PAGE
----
Antiquities of Samarkand. Tomb of the Saint Kusam-ibn-Abbas (Shah-i Zindah) and Adjacent Mausoleums. Mausoleum of Sha Arap. Column Capital
This photograph of a facade detail of the Khodzha Akhmad Mausoleum at the Shah-i Zindah necropolis in Samarkand is from the archeological part of Turkestan Album. The six-volume photographic survey was produced in 1871-72, under the patronage of General Konstantin P. von Kaufman, the first governor-general (1867-82) of Turkestan, as the Russian Empire's Central Asian territories were called. The album devotes special attention to Samarkand’s Islamic architecture, such as 14th- and 15th-century monuments from the reign of Timur (Tamerlane) and his successors. Shah-i Zindah (Persian for “living king”) is revered as a memorial to Kusam-ibn-Abbas, a cousin of the Prophet Muhammad. The Khodzha Akhmad Mausoleum was built in the 1360s, presumably for a local spiritual leader. Located at the end of the necropolis passageway in the northern cluster of shrines, this partially damaged monument displays vibrant polychrome ceramic work with floral, geometric, and inscriptional patterns. The facade arch, or peshtak, is flanked by glazed terracotta columns carved in elaborate geometric patterns. This fragment on the left side of the arch shows the upper part of the column shaft and its capital. Both the shaft and the inscription band flanking the column contain exquisite terra-cotta work. The inscription is composed of raised Kufic letters with an intertwining tendril motif.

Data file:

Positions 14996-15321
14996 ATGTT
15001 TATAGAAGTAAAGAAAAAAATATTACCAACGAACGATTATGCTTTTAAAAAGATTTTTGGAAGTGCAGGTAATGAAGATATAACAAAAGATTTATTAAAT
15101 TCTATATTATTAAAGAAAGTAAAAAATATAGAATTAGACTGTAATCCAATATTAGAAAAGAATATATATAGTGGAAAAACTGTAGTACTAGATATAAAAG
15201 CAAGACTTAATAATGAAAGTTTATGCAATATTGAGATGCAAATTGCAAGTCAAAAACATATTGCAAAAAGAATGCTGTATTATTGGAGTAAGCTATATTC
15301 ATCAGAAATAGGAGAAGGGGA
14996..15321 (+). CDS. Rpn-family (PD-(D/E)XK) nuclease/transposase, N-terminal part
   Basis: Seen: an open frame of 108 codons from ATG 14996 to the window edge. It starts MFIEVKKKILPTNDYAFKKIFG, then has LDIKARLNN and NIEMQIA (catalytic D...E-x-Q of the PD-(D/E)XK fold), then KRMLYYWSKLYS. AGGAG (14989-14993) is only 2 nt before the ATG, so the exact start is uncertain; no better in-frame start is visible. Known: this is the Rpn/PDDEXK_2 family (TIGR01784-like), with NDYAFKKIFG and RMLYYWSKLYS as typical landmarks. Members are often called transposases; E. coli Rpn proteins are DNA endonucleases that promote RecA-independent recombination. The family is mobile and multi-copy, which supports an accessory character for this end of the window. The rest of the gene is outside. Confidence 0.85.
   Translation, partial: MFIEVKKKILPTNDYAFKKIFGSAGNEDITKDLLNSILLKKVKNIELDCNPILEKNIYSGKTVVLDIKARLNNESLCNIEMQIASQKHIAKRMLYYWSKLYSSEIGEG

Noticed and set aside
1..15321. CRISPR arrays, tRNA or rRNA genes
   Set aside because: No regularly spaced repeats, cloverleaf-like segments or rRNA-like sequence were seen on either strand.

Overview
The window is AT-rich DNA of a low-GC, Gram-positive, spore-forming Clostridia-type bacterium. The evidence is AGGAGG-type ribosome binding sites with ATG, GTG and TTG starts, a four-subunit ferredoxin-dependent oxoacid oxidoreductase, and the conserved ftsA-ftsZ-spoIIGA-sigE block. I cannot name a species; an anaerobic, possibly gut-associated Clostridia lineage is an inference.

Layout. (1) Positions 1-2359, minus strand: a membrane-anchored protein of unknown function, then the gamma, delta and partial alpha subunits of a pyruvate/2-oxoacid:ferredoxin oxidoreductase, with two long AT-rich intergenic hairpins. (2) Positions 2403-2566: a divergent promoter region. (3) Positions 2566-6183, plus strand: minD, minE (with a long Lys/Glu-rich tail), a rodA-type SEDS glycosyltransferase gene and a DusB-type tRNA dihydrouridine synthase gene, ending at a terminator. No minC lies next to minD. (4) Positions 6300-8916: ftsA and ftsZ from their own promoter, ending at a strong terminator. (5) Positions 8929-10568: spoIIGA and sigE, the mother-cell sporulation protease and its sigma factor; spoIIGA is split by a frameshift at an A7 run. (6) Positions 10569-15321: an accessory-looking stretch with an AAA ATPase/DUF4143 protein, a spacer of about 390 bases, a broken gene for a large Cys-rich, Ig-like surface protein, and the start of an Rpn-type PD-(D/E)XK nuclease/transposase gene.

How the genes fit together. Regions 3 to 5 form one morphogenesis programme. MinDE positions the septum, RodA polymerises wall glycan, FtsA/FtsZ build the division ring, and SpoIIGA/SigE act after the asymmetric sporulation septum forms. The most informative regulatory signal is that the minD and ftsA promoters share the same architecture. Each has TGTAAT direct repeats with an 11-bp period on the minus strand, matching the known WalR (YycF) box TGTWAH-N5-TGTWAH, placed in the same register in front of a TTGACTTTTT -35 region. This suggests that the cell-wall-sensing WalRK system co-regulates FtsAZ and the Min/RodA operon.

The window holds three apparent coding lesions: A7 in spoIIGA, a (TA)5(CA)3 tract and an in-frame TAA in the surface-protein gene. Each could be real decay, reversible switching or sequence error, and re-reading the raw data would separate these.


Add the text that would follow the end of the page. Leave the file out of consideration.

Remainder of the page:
- acku Afghanistan
- Image Size
- 1800x2462 / 218.7KB
- Contained in galleries